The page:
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THe 100-Inch Hooker Telescope

THE 100-INCH HOOKER TELESCOPE In 1904, astronomer George Ellery Hale obtained support from the Carnegie Institution of Washington to found the Mount Wilson Solar Observatory. Stellar telescopes were ...

THE 100-INCH HOOKER TELESCOPE

In 1904, astronomer George Ellery Hale obtained support from the Carnegie
Institution of Washington to found the Mount Wilson Solar Observatory. Stellar
telescopes were soon added: first the 60-inch, then the 100-inch, when “Solar”
was removed from the observatory name.
 
The 100-inch Hooker telescope, named for Los Angeles businessman John D.
Hooker, who donated $45,000 to pay for its mirror in 1906, was the next step
for Hale after the construction of the 60-inch telescope at the Mount Wilson
Observatory. Additional funding was received from the Carnegie Institution
of Washington.
 
The mirror blank was cast in France of optical glass and arrived in Pasadena in
1908. Weighing 4-1/2 tons and measuring slightly over 100 inches in diameter
and 12 inches thick, it was the largest solid glass mirror blank ever cast. The
blank was ground, figured, and tested in Pasadena.
 
Design and construction of the telescope took place between 1910 and 1917.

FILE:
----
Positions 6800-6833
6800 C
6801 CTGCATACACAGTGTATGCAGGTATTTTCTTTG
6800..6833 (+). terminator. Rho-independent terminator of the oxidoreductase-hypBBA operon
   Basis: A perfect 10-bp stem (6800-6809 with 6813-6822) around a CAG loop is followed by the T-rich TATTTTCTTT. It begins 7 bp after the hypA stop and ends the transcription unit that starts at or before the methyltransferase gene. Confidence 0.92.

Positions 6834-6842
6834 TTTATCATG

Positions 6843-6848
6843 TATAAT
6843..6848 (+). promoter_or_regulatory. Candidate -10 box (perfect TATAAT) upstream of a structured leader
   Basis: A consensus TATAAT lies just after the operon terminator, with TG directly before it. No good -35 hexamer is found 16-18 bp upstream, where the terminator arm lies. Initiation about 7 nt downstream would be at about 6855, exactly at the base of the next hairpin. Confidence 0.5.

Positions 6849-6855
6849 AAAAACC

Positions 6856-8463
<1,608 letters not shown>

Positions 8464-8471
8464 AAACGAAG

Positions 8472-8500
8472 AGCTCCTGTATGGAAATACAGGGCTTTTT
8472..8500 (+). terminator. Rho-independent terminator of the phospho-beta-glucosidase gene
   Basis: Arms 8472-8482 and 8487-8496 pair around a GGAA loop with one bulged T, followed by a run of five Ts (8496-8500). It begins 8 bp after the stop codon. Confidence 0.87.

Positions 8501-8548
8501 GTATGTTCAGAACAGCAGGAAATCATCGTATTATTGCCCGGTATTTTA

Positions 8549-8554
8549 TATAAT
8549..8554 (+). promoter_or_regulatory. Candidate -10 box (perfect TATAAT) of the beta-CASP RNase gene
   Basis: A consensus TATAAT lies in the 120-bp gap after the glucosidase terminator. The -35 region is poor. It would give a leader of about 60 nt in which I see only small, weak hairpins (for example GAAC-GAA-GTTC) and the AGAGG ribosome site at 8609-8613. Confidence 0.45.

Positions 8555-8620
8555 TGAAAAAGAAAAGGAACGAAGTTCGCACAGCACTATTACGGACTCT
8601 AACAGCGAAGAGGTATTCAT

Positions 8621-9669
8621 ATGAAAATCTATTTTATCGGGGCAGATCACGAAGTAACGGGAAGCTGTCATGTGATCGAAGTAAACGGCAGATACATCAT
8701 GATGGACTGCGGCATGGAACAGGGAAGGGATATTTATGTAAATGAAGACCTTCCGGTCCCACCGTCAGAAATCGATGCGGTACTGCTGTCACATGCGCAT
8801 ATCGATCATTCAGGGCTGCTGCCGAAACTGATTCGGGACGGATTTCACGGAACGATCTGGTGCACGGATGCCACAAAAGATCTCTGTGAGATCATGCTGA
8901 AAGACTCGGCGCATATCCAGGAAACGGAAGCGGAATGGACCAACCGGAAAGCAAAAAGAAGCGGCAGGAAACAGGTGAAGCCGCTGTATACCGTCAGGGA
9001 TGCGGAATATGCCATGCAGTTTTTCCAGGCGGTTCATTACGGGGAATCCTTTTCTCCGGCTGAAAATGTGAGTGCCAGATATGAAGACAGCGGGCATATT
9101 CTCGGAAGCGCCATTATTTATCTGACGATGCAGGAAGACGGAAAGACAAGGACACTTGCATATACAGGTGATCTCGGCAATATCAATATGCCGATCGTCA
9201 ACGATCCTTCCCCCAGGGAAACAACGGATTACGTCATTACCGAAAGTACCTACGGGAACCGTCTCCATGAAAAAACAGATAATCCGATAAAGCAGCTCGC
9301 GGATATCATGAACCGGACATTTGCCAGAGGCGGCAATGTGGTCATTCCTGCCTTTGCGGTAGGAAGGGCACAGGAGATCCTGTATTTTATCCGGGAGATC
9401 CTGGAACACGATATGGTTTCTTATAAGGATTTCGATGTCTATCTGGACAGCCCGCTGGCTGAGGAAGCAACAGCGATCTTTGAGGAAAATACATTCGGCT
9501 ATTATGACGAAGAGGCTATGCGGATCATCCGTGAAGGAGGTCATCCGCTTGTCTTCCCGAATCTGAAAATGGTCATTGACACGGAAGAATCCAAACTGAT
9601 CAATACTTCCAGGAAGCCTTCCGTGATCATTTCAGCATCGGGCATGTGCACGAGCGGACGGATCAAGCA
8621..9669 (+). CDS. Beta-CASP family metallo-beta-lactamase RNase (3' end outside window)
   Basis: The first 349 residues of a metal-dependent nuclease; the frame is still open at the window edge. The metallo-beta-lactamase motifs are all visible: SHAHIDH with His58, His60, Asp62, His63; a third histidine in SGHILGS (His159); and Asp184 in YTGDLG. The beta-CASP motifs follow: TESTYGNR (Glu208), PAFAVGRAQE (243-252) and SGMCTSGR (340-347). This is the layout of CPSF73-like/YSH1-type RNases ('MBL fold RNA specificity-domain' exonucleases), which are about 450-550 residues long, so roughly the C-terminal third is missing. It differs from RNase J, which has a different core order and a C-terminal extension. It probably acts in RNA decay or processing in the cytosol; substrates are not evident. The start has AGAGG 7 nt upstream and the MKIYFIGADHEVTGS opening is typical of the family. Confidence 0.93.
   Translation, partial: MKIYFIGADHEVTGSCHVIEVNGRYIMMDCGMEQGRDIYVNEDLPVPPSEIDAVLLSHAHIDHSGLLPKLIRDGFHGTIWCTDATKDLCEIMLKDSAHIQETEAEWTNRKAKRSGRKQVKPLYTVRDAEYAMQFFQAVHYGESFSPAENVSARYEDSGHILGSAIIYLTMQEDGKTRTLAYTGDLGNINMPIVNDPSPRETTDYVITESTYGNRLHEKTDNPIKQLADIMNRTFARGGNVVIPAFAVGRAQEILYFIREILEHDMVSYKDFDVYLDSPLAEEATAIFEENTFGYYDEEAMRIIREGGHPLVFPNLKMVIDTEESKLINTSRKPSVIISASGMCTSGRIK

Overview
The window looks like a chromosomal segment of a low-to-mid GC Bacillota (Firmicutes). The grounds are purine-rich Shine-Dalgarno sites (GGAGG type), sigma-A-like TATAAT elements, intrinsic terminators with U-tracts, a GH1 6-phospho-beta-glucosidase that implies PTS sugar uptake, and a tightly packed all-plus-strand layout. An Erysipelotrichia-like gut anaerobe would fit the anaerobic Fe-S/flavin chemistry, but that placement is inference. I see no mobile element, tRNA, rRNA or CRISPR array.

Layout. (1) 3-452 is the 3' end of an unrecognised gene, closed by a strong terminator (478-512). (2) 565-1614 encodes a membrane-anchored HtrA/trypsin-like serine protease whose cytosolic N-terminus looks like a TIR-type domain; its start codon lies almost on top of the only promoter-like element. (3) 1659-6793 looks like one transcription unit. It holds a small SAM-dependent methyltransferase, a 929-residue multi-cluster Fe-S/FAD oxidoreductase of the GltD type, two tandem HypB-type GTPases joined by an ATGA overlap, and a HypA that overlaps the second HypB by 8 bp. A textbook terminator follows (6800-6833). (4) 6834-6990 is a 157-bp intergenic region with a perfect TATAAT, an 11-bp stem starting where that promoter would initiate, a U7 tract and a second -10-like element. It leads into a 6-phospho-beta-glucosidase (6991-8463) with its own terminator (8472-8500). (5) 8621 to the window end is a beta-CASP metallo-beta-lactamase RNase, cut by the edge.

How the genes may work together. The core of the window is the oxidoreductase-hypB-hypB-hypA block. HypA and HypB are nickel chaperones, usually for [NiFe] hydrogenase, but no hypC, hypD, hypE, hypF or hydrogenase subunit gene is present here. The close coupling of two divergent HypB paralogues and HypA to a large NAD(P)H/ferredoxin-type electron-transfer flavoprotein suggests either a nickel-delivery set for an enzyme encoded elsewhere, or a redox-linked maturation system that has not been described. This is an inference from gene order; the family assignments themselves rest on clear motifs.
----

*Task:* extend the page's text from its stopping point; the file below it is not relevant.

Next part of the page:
Major engineering issues included designing a support system for the mirror
that would not induce stress. A mercury flotation system utilized in the 60-
inch telescope was also used, this time to support a 100-ton instrument and
allow its rotation with virtually no friction.
 
The 100-inch Hooker telescope was the world’s largest telescope from 1917
to 1948, and is one of the 20th century’s most famous telescopes used in
observational astronomy. Discoveries made with this instrument completely
changed the scientific view of the universe. Some examples include: in 1923,
Edwin Hubble proved the Andromeda nebulae are outside of the Milky Way
galaxy; in 1929, Hubble and Milton Humason discovered that the universe
is expanding, measured the size of the known universe, and determined its
expansion rate; and in the 1940s, observations by Walter Baade doubled the
size of the known universe calculated by Hubble.
 
Utilized by many of the greatest astronomers and astrophysicists of the last
century, the 100-inch Hooker telescope forever changed how we look at the
universe—our galaxy is but one of many. The telescope is still being used
for research today.

This Plaque Dedicated by
Platrix Chapter No. 2
Of the Ancient and Honorable Order of E. Clampus Vitus®
To Commemorate the 100th Anniversary of the 
100-Inch Hooker Telescope Seeing "First Light"
November 1, 1917

Submitted by Steve Messer

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